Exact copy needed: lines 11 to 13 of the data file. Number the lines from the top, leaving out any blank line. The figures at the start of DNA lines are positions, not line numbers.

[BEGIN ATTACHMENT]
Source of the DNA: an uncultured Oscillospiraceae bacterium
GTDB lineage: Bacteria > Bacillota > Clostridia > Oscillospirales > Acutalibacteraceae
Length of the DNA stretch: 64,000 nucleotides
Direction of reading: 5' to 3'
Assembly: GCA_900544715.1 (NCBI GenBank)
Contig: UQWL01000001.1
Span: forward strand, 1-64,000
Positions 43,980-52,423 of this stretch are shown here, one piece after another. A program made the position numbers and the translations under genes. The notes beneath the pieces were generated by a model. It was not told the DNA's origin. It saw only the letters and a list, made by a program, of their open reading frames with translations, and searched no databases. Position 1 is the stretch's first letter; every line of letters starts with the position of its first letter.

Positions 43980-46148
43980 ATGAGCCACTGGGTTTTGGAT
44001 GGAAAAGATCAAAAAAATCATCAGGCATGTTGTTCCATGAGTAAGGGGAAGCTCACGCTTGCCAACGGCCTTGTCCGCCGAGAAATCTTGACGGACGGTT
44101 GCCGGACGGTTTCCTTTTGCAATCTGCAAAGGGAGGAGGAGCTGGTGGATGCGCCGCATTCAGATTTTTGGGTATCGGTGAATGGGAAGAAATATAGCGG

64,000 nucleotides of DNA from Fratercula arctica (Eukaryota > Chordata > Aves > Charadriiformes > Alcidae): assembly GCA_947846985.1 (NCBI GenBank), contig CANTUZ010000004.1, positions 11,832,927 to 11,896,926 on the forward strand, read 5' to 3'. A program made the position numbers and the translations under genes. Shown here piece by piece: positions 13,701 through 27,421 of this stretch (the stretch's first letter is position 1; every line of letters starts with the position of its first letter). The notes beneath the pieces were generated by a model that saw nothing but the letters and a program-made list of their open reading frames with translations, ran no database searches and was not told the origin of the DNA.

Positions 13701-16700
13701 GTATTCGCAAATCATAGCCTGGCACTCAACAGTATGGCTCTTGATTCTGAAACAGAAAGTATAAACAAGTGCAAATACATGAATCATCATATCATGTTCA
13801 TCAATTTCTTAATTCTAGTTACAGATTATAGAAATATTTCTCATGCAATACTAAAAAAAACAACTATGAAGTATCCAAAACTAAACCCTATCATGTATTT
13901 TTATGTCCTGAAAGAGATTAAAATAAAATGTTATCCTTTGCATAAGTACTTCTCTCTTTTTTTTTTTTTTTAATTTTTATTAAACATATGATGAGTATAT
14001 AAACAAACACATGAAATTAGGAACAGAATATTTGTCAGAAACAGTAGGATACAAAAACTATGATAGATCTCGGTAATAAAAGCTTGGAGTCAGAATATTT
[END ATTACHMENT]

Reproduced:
44001 GGAAAAGATCAAAAAAATCATCAGGCATGTTGTTCCATGAGTAAGGGGAAGCTCACGCTTGCCAACGGCCTTGTCCGCCGAGAAATCTTGACGGACGGTT
44101 GCCGGACGGTTTCCTTTTGCAATCTGCAAAGGGAGGAGGAGCTGGTGGATGCGCCGCATTCAGATTTTTGGGTATCGGTGAATGGGAAGAAATATAGCGG

64,000 nucleotides of DNA from Fratercula arctica (Eukaryota > Chordata > Aves > Charadriiformes > Alcidae): assembly GCA_947846985.1 (NCBI GenBank), contig CANTUZ010000004.1, positions 11,832,927 to 11,896,926 on the forward strand, read 5' to 3'. A program made the position numbers and the translations under genes. Shown here piece by piece: positions 13,701 through 27,421 of this stretch (the stretch's first letter is position 1; every line of letters starts with the position of its first letter). The notes beneath the pieces were generated by a model that saw nothing but the letters and a program-made list of their open reading frames with translations, ran no database searches and was not told the origin of the DNA.